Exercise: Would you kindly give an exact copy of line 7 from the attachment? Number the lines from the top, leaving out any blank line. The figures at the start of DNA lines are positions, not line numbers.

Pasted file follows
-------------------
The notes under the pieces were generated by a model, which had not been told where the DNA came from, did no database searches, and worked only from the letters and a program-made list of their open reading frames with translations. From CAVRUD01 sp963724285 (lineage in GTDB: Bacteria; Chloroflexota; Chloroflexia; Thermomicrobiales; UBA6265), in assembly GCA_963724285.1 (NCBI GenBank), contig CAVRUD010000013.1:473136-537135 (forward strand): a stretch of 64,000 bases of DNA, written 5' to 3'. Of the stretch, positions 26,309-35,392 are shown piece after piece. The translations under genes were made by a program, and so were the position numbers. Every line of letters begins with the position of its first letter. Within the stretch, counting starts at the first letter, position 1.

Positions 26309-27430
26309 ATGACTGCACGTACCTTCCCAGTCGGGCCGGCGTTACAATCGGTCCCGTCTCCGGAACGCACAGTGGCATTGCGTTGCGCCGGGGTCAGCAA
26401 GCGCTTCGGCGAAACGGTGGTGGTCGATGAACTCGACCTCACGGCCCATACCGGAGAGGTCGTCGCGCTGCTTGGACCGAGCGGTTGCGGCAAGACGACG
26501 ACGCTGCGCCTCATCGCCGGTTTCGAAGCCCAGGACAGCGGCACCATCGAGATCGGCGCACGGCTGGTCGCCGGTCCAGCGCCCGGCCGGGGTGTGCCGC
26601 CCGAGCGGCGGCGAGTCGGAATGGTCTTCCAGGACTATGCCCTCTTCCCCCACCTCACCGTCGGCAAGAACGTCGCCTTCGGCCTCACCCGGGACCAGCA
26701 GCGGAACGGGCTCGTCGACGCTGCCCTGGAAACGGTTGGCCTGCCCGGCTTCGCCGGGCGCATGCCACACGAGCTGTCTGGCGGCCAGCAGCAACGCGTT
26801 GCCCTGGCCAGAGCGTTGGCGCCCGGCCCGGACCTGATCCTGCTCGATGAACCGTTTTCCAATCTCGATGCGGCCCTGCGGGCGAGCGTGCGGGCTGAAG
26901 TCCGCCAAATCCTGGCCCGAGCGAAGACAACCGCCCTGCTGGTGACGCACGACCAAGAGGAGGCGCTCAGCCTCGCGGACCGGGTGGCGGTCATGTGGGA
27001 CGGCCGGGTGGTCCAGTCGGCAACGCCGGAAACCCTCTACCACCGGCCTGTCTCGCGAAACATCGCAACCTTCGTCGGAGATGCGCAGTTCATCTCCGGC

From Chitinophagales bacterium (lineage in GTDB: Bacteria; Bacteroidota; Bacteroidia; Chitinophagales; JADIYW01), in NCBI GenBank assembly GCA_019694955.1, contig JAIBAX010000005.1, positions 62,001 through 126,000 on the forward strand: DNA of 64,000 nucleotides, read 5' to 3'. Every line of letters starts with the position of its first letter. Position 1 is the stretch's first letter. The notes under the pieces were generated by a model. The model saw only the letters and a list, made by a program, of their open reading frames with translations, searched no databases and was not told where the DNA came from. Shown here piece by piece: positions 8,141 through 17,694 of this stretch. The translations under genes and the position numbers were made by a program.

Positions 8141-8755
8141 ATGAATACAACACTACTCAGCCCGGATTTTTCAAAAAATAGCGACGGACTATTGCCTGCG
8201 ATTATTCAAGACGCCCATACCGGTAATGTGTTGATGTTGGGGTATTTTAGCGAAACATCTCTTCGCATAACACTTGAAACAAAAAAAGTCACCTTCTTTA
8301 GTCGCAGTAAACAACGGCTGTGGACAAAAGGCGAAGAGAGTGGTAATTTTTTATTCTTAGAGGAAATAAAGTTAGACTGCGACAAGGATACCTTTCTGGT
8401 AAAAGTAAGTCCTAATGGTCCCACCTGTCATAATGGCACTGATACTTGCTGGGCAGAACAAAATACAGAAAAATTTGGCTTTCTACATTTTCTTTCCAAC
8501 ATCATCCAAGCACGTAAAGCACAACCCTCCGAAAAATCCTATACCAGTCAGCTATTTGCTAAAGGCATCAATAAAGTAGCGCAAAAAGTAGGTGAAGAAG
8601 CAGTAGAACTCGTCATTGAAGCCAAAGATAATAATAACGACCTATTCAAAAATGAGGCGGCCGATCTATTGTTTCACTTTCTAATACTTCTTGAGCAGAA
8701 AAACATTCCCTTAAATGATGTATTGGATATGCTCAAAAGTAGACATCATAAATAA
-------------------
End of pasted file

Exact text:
26701 GCGGAACGGGCTCGTCGACGCTGCCCTGGAAACGGTTGGCCTGCCCGGCTTCGCCGGGCGCATGCCACACGAGCTGTCTGGCGGCCAGCAGCAACGCGTT